19...f6 20.Nxd7 Rxd7 21.bxc3 Bxc3 22.Rxd7 Qxd7 23.Qxd7+ Kxd7 24.RXa7+ Kc6 25.Rxa8 Kxb6 26.Rc8 Kb5 27.f3 f5 (Depth 16/39: +0.95)
19...Qxb6 20.Nxd7 Qb7+ 21.Kg1 O-O-O 22.bxc3 Rxd7 23.Rxd7 Qxd7 24.Qxb4 Rg8 25.Qxc4+ Kd8 26. Qb4 (Depth: 16/41: +1.25)
19...f5 20.Rxd7 Rxd7 21.Rd1 axb6 22.Qc6 Ra7 23.Qxe6+ Qe7 24.Qg8+ Qf8 25.Qg6+ Qf7 26.Nxf7 Rxd1 27.Ne5+ (Depth: 16/41: +1.56)
|Mar-22-08|| ||Hesam7: And here is Kramnik's annotation from the Informator:|
<1.Nf3 Nf6 2.c4 e6 3. Nc3 d5 4.d4 dxc4 5.e4 Bb4 6.Bg5 b5 7.a4 c6 8.e5 h6 9.exf6 hxg5 10.fxg7 Rg8 11.g3 Bb7 12.Bg2 c5 13.O-O g4 14.ab5!!> a novelty; 14.Nh4 see 96/325 <14...gf3> 14...Bc3 15.bc3 gf3 16.Bf3 Bf3 17.Qf3 Qd5 18.Qd5 ed5 19.dc5 Rg7 20.Rfe1 Kd7 21.Re5 ; 14...Rg7 15.Ne5 Bg2 16.Kg2 cd4 17.Qa4 dc3 (17...Bc3 18.b6 Kf8 19.bc3 Qb6 20.Qc4 ) 18.b6 Nd7 19.Rfd1 f6 (19...f5?! 20.Rd7 Rd7 21.Rd1 ab6 22.Qc6) 20.Nd7 Rd7 21.bc3 Bc3 22.Rd7 Qd7 23.Qd7 Kd7 24.Ra7 Kc6 25.Ra8 Kb6 26.Re8 <15.Bf3 Bf3> 15...Qc7 16.b6 (16.dc5 Bc5 17.b6) Qb6 17.dc5 Bc5 18.Na4 Bf3 19.Qf3 Qc6 20.Qc6 Nc6 21.Nc5 , with the idea 21...Rg7 22.Rfc1 Ne5 23.f4 Nf3 24.Kg2 Nd2 25.Rd1 Nb3 26.Nb3 cb3 27.Rd3 <16.Qf3 Nd7> 16...Bc3 17.bc3 (17.Qa8 Bd4 18.Ra7 Rg7 19.Rd1 ) Qd5 18.Qd5 ed5 19.dc5 Rg7 20.Rfe1 Kd8 21.Re5 <17.dc5 Bc3> 17...Rg7 18.Rfd1 Bc5 19.Rd7 ; better is 17...Nc5 18.Qc6 Nd7 a) 19.Rfd1 Rc8 20.Ra7 Rc6 21.bc6 Nb6 (21...Rg7 22.Rdd7 Qc8 23.Ne4 ) 22.Rd8 Kd8 23.Rf7 Be7 24.Nb5 ; b) 19.Nd5 Rc8 (19...ed5 20.Rfe1 Be7 21.Re7 ) 20.Nf6 Ke7 21.Ng8 Qg8 22.Qb7 Bd6 23.Ra7 Rc7 24.Qa8 <18.bc3> <18...Nc5 19.Rfd1!> 19.b6 Ke7 <19...Qc8> only move <20.Rd6! Qb7> 20...Ke7 21.Rc6 Qb7 22.Qf4 Nd7 23.Qh4; 20...Nb3 21.b6!; 20...Qb8 21.Rb6! Qd8 22.Rc6 Qd3 23.Qh5 <21.Qh5 Rc8 22.Rc6! Nd3> 22...Rc6 23.bc6 Qb2 (23...Qc6 24.Qh8) 24.Qh8 Qa1 25.Kg2 Kd8 (25...Rh8 26.gh8Q Ke7 27.c7; 25...Ke7 26.Qg8 Qd1 27.Qf8 Kf6 28.g8Q) 26.Qg8 Kc7 27.Qf7 <23.Rc8> 23.Re6 Kd8 24.Qh4 <23...Qc8 24.Ra7 1-0> [Kramnik]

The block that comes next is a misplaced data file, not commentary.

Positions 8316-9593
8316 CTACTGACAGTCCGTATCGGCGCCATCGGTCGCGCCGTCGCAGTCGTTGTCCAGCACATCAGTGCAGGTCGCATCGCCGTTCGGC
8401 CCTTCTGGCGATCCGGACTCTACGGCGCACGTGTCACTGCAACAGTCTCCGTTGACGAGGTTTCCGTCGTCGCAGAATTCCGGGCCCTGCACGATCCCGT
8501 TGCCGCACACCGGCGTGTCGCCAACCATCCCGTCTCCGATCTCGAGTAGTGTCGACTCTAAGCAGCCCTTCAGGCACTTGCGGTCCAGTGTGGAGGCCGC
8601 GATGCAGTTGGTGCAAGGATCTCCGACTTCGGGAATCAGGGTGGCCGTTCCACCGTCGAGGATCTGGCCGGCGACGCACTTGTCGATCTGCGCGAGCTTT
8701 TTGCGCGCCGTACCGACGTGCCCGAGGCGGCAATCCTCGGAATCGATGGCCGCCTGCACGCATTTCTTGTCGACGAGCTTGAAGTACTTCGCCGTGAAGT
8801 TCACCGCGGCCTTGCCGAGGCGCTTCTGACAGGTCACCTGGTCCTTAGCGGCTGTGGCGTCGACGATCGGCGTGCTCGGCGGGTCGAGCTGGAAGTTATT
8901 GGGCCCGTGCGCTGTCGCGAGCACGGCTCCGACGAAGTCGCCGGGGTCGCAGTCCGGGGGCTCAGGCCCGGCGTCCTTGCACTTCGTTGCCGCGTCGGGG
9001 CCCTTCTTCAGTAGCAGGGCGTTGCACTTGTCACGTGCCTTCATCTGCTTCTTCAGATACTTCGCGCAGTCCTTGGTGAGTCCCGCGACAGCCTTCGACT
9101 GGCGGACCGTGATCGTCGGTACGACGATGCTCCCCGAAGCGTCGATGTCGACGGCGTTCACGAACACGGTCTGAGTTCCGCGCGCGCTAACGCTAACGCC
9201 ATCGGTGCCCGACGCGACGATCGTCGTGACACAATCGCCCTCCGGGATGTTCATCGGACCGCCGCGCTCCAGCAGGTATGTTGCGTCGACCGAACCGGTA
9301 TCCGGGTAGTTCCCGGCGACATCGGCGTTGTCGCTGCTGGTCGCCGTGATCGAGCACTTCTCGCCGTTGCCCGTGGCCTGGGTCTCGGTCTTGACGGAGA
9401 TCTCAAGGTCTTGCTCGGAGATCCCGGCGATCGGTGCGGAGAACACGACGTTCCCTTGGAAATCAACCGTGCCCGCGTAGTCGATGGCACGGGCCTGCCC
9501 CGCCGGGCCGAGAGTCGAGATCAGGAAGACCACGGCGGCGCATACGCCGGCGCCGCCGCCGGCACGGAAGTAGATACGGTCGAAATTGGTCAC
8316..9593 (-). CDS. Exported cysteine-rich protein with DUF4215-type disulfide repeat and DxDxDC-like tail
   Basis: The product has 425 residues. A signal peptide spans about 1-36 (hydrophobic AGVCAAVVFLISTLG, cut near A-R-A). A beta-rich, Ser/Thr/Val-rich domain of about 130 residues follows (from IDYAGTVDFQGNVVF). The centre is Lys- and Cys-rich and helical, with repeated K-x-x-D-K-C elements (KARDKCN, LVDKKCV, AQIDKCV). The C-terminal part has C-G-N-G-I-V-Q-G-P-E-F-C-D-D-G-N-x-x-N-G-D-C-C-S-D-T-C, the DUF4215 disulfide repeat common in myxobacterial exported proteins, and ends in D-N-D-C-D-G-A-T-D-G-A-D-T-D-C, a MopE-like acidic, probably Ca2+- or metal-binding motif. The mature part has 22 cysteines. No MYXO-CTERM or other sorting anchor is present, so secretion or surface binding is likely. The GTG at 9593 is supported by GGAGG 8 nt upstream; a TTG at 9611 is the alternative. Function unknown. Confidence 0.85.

|Sep-28-08|| ||andymac: Good to remember the kid is mortal sometimes. Not that losing to Kramnik is difficult. I expect I could lose to Kramnik in fewer than 24 moves...|
|Sep-28-08|| ||jessicafischerqueen: Heh--
<QG Declined "Vienna Version">.
Is that the version of the QG Declined where the Gambit is NOT "declined," but rather "accepted," like in this game?
Not to mention that the opening "name" is decided on only after transposition from a very flexible and non-committal move order by <Kramnik>--
"Reti" then "English" then "Queen's gambit" which is NOT declined--
What's in a name?
<Vienna>, or more properly <Wiene>, is famous for its "wieners", or sausages.
But that's not the origin of the city's name, as some have supposed. Well Ok it was me who supposed so, but it turns out I was wrong.
It was orginally a <Roman Legionary Camp> called "Vindabona" due to the high quality of wine-grapes that could be grown there.
Interestingly, however, the name "Wiene" IS in fact the origin of the word "Wiener" meaning sausage or "hot dog" if you're from St. Louis.
So, much like <Kramnik>, Vienna was cagy, open, and flexible in its etymological move order...